Valuing Educational and Cultural Needs

May 13, 2021



How to Promote Success in Your Child’s Education

Research has shown that youth in care are at a higher risk for poor educational outcomes. This means that if your child is of school age, it is critical to commit yourself to your child’s educational success. Incorporating daily strategies that encourage school success can seem like a challenge, but these four actions break it down for all parents.

Create a schedule
Creating an at-home schedule or afterschool routine for your child seems simple, but it can be the foundation block for school and time management. Setting aside a specific time each day to complete homework can be the start of developing lifelong positive habits.

Talk positively about school and learning
When asking them about their day, relay your message in a positive tone. Ask them questions like, “What was the best thing that happened to you today?” or, “What’s something you learned today that you’d like to know more about?” These open and honest conversations create a safe environment to talk about their feelings and feel good about their accomplishments.

Work with them on challenging school assignments
If your child struggles with homework, just being there for them and showing you care about their education can help them succeed. Even helping them complete parts if they need extra support is not wrong. Of course, do not do the homework for them, but guiding them in the right direction can give them the motivation they need.

Communicate with school staff
If your child is still having difficulty after trying some of these strategies, the next best step is to talk with the school staff. See if they have any tips or tricks that help your child in the classroom, and if they do, try incorporating them at home.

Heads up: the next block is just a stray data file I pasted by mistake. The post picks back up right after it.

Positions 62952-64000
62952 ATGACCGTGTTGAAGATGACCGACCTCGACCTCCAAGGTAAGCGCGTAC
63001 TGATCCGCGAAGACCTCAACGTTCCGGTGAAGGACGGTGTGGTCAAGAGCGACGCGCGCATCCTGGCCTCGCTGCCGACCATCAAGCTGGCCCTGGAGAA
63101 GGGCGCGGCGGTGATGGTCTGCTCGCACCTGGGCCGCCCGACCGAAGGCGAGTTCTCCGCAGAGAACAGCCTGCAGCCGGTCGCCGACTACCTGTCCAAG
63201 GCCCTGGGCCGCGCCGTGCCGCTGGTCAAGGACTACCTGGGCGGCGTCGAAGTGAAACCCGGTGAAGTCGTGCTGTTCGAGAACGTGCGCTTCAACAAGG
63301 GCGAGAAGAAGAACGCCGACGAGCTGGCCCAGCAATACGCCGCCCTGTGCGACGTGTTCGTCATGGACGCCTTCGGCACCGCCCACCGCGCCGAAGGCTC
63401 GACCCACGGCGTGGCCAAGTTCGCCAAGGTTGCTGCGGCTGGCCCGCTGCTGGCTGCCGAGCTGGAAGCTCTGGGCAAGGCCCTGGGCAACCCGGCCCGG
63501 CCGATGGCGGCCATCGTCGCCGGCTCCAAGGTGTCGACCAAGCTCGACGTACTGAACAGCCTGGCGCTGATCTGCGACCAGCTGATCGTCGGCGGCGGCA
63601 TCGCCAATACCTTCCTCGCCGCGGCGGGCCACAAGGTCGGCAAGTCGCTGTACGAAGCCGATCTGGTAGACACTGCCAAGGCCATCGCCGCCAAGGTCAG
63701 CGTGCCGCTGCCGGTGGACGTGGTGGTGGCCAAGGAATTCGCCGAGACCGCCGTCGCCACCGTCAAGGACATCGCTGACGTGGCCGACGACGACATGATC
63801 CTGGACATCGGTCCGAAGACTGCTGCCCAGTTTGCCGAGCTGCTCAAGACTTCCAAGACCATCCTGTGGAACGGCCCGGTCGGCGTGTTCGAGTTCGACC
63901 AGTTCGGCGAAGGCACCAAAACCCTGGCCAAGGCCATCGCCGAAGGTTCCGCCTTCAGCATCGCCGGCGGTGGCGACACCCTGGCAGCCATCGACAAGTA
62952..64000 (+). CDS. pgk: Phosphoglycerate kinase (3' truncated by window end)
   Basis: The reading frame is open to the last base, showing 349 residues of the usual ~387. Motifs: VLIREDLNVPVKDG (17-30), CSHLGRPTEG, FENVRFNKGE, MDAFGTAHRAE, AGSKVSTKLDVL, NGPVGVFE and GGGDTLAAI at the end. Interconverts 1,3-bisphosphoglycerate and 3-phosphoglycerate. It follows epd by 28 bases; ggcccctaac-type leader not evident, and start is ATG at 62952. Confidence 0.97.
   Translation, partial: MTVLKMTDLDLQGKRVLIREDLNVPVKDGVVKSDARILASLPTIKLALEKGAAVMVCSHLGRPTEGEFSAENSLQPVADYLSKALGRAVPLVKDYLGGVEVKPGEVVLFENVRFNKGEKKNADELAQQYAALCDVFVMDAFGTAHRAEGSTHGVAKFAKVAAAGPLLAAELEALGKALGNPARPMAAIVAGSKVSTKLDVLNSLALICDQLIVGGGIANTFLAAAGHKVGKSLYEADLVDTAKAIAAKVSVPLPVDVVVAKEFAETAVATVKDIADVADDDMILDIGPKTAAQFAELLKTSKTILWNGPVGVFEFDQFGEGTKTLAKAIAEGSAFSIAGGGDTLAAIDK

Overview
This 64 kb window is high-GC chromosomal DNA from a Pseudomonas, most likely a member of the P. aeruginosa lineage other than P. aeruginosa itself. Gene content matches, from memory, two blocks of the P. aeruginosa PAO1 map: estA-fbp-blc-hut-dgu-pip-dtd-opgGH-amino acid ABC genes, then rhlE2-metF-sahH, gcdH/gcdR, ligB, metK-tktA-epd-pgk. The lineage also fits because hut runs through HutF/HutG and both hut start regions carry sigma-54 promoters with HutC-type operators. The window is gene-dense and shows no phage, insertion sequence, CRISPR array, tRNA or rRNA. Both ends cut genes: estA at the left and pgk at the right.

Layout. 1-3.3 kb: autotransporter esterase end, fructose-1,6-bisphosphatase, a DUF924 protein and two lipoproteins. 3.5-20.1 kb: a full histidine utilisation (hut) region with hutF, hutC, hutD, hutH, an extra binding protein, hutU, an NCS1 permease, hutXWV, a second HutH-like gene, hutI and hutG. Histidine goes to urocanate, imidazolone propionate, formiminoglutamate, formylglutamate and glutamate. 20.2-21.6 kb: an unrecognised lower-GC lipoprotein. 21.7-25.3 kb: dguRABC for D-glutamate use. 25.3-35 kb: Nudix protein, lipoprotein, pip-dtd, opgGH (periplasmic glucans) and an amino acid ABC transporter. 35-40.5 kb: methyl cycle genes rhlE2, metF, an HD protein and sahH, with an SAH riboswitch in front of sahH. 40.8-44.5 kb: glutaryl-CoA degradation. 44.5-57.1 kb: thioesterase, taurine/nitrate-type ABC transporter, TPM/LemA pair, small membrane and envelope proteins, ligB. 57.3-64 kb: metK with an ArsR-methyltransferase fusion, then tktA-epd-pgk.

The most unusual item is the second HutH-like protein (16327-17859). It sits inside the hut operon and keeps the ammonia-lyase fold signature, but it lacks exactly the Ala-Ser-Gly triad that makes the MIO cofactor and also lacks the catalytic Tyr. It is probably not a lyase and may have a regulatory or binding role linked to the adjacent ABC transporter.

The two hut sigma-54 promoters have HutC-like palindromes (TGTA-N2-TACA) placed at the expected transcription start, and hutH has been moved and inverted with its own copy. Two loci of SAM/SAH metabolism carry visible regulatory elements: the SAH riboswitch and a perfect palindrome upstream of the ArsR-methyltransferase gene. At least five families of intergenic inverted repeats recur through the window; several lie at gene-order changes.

How to Value Diversity and Support Your Child’s Cultural Needs

We hear a lot about “cultural competency,” but being well versed on multiple cultures different than our own is not always possible. As a parent, it is more important to be culturally receptive or have cultural humility — a respectful openness to your child’s cultural background and self-reflection on how your own background shapes your view of things. Being receptive to your child’s cultural identity can help them feel comfortable, understood, and appreciated. When you do not come from a similar cultural background as your child, it is essential to willingly engage them in activities, education, and events to bolster their cultural identity.

Here are some ways you can value diversity and support your child’s cultural needs:

  • Attend cultural events in your area: These can include festivals, parades, museum events, and more.
  • Have books at home that share the same cultural identity as your child: Make sure they feel seen and represented in the literature they read.
  • Have open and honest conversations with your child about their culture: Ask what their culture means to them and how they would like it to be represented in your home life.
  • Incorporate culture into your cooking: Including food from your child’s culture and introducing other ethnic foods can promote your child’s understanding of both their own and different cultures.
  • Listen to songs, watch movies, or have play materials from their culture: These are fun ways to ensure your child feels connected to their cultural background. Add songs and media from different cultures to promote learning and diversity.
  • If they are old enough, discuss current events happening around the world: This can help their cultural understanding throughout the globe and knowledge of things they may not have experienced.



Buehler, Cheryl & Rhodes, Kathryn & Orme, John & Cuddeback, Gary. (2006). “The potential for successful family foster care: Conceptualizing competency domains for foster parents.” Child Welfare, 85, 523-58.

1, 2, 3, & 4. (2006). The Potential for Successful Family Foster Care: Conceptualizing Competency Domains for Foster Parents. Child Welfare, 85(3), 523–558. https://www.childwelfare.gov/pubPDFs/preparing_youth.pdf


Coakley, T.M., Cuddeback, G., Buehler, C., & Cox, M.E. (2006). “Kinship foster parents’ perceptions of factors that promote or inhibit successful fostering.” Children and Youth Services Review, 29, 92-109.

Franck, K. (2001). “The characteristics of kinship and nonkinship care children and their families of origin.” Unpublished master’s thesis, University of Tennessee.

Jacobvitz, D. (2002). “Promoting resiliency in children and youth living in low-income families.” Paper presented at the annual conference of the National Council on Family Relations, Houston, TX.

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